story house, with a kind of parapet around
the top for promenades, which was called

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; in

L a


" the Eyrie," and was the favorite building,
the cellar of which is still to be seen not far
from the cottage. On the eastern brow of
the ridge is the site of a still larger three-
story building, which they erected with
moitey borrowed on a mortgage of the real
estate. This was called the " Phalanstery,"
and when it was about completed, but before
any insurance was effected on it, it took fire
and was burned to the ground. This was a
staggering blow ; a dispersion followed ;
and in 1847, ^'^ Brook Farm Phalanx was
a beautiful and pensive memory. " Where
once we toiled with our whole, hopeful
hearts," wrote one in his note-book, " the
town paupers, aged, nerveless, and discon-
solate, creep sluggishly afield." The town
of West Roxbury did indeed take it for a
poor farm. The romantic " Eyrie " was
pulled do\ni and put up nearer the bam for
a stye, and four hundred hogs were housed
within its consecrated walls. The " Marga-
ret Fuller cottage" was filled with small-
pox victims, and became a pest-house. In
1849, the city of Roxbury purchased it for a
town-farm, and added a workshop, one end
of which is still standing as part of a large
annex to the present main building there;
and about 1854, every building on the place,
except the cottage and the part of the new
workshop, was destroyed by fire. Subse-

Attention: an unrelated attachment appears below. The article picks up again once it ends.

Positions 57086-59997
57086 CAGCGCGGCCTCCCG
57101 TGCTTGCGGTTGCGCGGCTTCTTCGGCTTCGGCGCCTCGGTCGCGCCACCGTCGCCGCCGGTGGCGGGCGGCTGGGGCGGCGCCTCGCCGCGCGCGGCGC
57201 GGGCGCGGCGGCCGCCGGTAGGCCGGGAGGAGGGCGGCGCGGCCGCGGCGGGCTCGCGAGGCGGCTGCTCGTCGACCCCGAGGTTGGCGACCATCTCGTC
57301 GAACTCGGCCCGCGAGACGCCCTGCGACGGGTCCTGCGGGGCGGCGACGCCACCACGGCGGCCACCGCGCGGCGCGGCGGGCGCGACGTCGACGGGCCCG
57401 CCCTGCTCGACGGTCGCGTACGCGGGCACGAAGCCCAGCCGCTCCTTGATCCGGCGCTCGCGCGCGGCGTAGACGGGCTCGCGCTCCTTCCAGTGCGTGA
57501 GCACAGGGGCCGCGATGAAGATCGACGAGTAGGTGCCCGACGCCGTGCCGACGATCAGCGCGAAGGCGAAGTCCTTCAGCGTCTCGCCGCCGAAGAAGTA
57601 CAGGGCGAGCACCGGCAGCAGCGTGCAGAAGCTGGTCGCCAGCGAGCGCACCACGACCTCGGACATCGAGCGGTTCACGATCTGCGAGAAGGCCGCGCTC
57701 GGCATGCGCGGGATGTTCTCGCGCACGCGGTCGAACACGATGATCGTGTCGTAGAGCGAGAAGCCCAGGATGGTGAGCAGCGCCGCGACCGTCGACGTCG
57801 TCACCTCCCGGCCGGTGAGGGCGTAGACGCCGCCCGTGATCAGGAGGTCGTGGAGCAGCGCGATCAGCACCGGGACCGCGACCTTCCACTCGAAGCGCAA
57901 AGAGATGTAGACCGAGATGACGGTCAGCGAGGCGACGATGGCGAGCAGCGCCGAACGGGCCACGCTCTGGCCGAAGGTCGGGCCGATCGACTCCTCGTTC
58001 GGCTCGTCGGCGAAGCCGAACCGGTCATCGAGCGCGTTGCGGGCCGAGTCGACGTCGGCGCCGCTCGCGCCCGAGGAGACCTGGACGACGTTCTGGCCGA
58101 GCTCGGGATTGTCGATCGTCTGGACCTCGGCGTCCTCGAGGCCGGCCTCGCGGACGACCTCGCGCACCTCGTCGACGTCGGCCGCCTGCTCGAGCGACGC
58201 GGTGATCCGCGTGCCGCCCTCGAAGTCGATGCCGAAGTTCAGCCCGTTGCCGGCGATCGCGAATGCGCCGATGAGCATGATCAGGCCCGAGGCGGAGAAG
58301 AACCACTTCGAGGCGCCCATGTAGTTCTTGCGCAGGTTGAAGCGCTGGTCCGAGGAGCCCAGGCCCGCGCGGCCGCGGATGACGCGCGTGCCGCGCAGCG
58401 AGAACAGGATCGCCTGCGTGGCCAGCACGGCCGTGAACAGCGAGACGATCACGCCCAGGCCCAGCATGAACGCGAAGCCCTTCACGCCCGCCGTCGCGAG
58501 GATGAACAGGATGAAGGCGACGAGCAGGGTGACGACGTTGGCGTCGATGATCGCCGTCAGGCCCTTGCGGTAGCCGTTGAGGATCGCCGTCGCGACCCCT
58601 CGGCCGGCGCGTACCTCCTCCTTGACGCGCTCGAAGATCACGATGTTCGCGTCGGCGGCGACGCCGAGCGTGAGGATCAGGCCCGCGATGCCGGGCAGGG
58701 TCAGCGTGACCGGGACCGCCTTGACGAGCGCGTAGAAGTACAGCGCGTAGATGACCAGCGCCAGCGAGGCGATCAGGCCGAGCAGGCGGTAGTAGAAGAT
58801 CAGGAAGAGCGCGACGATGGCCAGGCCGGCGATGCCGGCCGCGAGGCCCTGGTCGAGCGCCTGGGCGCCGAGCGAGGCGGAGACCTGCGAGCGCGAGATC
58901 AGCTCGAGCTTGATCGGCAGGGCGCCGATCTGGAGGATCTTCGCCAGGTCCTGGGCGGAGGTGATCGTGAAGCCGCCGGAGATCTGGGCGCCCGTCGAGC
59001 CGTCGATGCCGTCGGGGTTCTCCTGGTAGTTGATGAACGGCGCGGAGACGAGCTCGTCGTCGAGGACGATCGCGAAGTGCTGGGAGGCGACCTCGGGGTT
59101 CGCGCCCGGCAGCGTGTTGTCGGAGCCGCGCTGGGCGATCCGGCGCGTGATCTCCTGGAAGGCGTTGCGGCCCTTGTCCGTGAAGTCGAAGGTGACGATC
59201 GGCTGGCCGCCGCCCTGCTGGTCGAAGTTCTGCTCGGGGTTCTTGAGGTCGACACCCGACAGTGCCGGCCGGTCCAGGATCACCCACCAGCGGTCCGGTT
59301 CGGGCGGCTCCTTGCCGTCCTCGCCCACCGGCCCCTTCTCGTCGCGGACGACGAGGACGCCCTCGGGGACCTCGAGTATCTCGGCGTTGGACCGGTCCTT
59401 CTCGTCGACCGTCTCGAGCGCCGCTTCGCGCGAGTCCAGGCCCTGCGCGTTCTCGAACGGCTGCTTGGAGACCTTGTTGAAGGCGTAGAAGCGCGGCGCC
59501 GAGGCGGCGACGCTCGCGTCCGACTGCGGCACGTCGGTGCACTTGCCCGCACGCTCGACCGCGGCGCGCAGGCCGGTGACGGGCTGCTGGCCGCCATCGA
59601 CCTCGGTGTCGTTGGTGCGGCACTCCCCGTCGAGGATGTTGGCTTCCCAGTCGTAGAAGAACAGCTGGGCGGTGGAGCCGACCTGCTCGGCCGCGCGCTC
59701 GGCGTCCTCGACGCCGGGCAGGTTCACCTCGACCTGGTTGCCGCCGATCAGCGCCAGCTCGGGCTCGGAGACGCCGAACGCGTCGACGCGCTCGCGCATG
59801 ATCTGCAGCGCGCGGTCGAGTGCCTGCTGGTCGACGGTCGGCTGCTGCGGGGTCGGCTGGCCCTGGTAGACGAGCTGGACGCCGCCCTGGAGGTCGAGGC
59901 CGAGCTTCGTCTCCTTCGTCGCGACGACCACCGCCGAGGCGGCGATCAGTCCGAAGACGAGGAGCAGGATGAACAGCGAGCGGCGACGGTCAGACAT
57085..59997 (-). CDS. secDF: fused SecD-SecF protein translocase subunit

quent to the ownership of Dr. Clarke and its







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1848, and who took a kindly interest in the
" hobby-horsemen," and recounted to them
some of the traditions current about the
place. His enthusiasm over their elegant
aids to locomotion was quite puzzling until
he na

"O, no!" said the Masher; " but what
would vou call right down villainous,
now ? " '

" You can't talk about roads with those

^M, Oi^fi^^

ground, when he was a subject of George
the Fourth.

The village, a mile and a half^away, was
soon passed, and the route lay over worn
turnpike, the worst of all roads for a bicy-
cler, except unmitigated sand. Here some
of the less experienced toiled at a slower

" If the aldermen would only ride bicy-
cles, or change places with their horses 1 "
complained the Masher, struggling toward a
smoother band at the edge of the road.

" When they do, we shall have the streets
attended to/' answered Ned ; " but this is
not bad at all."

men who have toured it in New Hampshire,"
interjected Quil, the editor. " Now here's
Ned, and there's the Squire and the Cap-
tain, — either of them will ride in two inches